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Harford County

Harford County ranks among top 300 healthiest counties nationwide

Harford County was recently recognized as one of the top 300 healthiest communities in the country, according to the U.S. News & World Report’s 2022 Healthiest Communities rankings.

According to census data, there are just over 3,000 counties in the country, meaning Harford County is within the top 10%.


“This independent recognition shows there’s a lot of great things happening here in our county,” said Mark Shaver, University of Maryland Upper Chesapeake Health’s senior vice president of strategy, physician services and business development.

Out of the 500 entries on the list, Harford County clocked in at No. 283. Howard, Montgomery, Carroll, Frederick and Anne Arundel counties ranked above Harford on the list. Calvert, Queen Anne’s and St. Mary’s counties also made the list.


The report scored almost 3,000 counties across 89 various indicators within 10 categories: population health, equity, education, economy, housing, food and nutrition, environment, public safety, community vitality and infrastructure.

Harford County scored highest in the economy and public safety categories, with scores of 79 and 71 out of 100. Its’ lowest category was housing, with a score of 50.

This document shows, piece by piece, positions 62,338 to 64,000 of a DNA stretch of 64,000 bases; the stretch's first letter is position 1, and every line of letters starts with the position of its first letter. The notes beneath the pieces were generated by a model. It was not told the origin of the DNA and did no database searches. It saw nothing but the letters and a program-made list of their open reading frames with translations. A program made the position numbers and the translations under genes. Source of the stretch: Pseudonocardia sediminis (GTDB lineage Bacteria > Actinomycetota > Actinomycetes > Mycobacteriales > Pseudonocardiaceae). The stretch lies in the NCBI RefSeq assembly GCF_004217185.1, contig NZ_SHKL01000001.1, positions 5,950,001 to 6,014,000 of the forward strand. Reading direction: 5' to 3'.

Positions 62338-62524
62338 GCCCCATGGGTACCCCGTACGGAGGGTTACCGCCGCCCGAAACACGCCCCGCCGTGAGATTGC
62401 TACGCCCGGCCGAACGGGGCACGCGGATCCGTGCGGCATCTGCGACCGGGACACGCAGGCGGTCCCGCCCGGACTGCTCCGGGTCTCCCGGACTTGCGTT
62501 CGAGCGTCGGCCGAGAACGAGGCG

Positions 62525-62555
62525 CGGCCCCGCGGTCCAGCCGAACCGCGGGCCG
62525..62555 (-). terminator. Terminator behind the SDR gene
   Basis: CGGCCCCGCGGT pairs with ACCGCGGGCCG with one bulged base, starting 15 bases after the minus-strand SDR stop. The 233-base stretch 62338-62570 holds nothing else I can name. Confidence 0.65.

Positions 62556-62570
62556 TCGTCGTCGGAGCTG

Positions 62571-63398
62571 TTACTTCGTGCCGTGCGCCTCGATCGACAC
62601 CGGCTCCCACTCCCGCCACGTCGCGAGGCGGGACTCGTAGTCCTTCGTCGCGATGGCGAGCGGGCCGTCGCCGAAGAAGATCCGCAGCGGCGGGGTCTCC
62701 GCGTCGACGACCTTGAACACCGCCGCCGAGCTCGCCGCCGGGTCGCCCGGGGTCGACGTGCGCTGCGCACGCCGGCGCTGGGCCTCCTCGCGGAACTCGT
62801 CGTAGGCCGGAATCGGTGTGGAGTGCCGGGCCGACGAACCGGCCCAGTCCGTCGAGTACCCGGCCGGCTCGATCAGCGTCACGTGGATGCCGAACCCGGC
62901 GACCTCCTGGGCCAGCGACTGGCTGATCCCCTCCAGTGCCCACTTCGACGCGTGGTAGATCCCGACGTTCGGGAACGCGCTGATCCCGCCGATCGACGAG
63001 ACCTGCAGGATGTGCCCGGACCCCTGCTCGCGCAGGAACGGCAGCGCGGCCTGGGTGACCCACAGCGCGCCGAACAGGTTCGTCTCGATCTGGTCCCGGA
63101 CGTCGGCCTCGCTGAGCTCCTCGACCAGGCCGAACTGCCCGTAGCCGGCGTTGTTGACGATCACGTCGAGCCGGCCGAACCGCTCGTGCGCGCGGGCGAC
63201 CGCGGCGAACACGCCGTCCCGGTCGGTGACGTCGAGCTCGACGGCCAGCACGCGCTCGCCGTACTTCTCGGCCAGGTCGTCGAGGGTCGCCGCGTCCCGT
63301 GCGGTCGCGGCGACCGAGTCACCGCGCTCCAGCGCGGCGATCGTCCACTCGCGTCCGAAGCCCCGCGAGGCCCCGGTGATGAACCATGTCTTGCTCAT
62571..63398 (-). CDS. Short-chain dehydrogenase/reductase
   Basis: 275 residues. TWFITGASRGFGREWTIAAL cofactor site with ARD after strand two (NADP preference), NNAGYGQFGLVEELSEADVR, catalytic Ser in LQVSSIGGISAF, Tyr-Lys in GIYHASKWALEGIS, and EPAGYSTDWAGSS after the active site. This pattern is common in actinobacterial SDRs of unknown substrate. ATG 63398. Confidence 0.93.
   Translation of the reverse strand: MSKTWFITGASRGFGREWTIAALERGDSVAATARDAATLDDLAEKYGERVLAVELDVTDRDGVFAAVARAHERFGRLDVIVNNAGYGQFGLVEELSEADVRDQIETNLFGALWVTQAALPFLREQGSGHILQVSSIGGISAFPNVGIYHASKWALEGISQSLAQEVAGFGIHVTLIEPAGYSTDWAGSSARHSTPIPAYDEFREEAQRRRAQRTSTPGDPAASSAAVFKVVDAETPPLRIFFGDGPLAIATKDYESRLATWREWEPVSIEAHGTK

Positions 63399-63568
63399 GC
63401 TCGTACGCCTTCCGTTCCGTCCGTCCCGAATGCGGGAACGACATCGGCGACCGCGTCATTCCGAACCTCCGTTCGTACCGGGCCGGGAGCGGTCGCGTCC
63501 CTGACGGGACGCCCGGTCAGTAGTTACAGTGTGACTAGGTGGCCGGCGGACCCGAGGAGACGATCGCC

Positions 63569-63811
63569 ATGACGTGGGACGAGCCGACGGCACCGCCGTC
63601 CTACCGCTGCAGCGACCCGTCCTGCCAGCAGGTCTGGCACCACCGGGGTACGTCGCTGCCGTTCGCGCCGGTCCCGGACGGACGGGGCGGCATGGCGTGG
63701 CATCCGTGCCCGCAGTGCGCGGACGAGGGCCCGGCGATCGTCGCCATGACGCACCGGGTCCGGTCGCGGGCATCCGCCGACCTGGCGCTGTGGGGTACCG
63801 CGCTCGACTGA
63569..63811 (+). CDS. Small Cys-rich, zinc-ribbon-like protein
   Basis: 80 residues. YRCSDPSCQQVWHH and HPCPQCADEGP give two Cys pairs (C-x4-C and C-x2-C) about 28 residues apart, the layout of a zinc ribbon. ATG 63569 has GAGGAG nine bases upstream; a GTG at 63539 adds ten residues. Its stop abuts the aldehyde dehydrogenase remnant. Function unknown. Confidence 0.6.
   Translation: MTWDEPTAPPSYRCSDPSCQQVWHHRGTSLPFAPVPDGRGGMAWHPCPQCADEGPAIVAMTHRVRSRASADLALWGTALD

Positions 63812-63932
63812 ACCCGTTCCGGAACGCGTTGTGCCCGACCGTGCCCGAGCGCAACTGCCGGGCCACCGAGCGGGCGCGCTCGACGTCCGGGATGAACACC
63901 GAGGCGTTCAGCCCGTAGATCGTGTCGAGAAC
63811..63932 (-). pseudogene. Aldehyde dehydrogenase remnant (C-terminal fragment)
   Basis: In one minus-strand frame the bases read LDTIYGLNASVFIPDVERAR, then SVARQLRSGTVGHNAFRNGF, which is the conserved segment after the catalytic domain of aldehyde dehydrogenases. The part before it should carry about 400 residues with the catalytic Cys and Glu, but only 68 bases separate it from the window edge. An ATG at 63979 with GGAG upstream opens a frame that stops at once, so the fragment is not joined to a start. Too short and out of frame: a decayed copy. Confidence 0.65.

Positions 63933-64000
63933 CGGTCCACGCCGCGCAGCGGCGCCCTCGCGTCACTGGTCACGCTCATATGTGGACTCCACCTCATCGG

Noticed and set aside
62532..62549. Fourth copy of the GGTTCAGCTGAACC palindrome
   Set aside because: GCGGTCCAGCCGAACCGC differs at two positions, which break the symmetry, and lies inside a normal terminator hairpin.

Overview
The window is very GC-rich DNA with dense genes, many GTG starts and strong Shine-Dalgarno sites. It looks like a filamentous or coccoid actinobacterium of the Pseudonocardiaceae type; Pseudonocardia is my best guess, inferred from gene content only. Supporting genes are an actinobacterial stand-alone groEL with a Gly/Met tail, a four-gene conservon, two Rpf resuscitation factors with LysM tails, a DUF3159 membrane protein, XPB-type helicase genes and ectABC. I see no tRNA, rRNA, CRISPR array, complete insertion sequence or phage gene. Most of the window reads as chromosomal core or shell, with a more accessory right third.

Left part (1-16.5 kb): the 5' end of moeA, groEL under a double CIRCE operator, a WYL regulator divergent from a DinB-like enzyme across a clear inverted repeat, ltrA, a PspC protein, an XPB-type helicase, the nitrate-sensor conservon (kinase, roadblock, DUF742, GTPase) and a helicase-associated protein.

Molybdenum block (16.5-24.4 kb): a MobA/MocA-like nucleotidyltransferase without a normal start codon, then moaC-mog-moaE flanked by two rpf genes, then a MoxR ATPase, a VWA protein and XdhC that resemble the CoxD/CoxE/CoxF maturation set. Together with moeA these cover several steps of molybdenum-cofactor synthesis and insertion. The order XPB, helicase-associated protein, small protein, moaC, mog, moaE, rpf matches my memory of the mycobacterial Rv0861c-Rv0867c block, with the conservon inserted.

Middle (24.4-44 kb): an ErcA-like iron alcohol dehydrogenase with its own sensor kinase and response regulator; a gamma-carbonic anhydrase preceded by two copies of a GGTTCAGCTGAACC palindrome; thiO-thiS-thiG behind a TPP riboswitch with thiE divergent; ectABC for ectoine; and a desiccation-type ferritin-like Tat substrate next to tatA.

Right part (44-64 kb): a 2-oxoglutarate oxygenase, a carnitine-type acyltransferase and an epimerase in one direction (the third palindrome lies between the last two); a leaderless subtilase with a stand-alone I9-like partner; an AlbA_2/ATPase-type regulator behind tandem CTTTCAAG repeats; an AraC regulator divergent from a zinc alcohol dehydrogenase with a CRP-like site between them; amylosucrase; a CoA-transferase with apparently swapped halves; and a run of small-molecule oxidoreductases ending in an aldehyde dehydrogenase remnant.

University of Maryland Upper Chesapeake Health is responsible for several initiatives geared toward boosting community health, such as providing primary care and prevention services to over 36,000 people in Harford County, holding diabetes prevention and self-management classes and coordinating food access and funding from University of Maryland Medical System for 80,000 meals in the last year.

“We’ve always been very engaged in the health of the community,” Shaver said.

Shaver noted there are ways the county can still improve community health. For example, Harford County has more smokers than the rest of the state. According to 2019 data from the Maryland Department of Health, 20.6% of Harford County smoked that year, as opposed to only 13.1% of residents in the entire state.

The county currently offers “Quit Tobacco” classes through the health department, open to any adult year-round who wants to quit.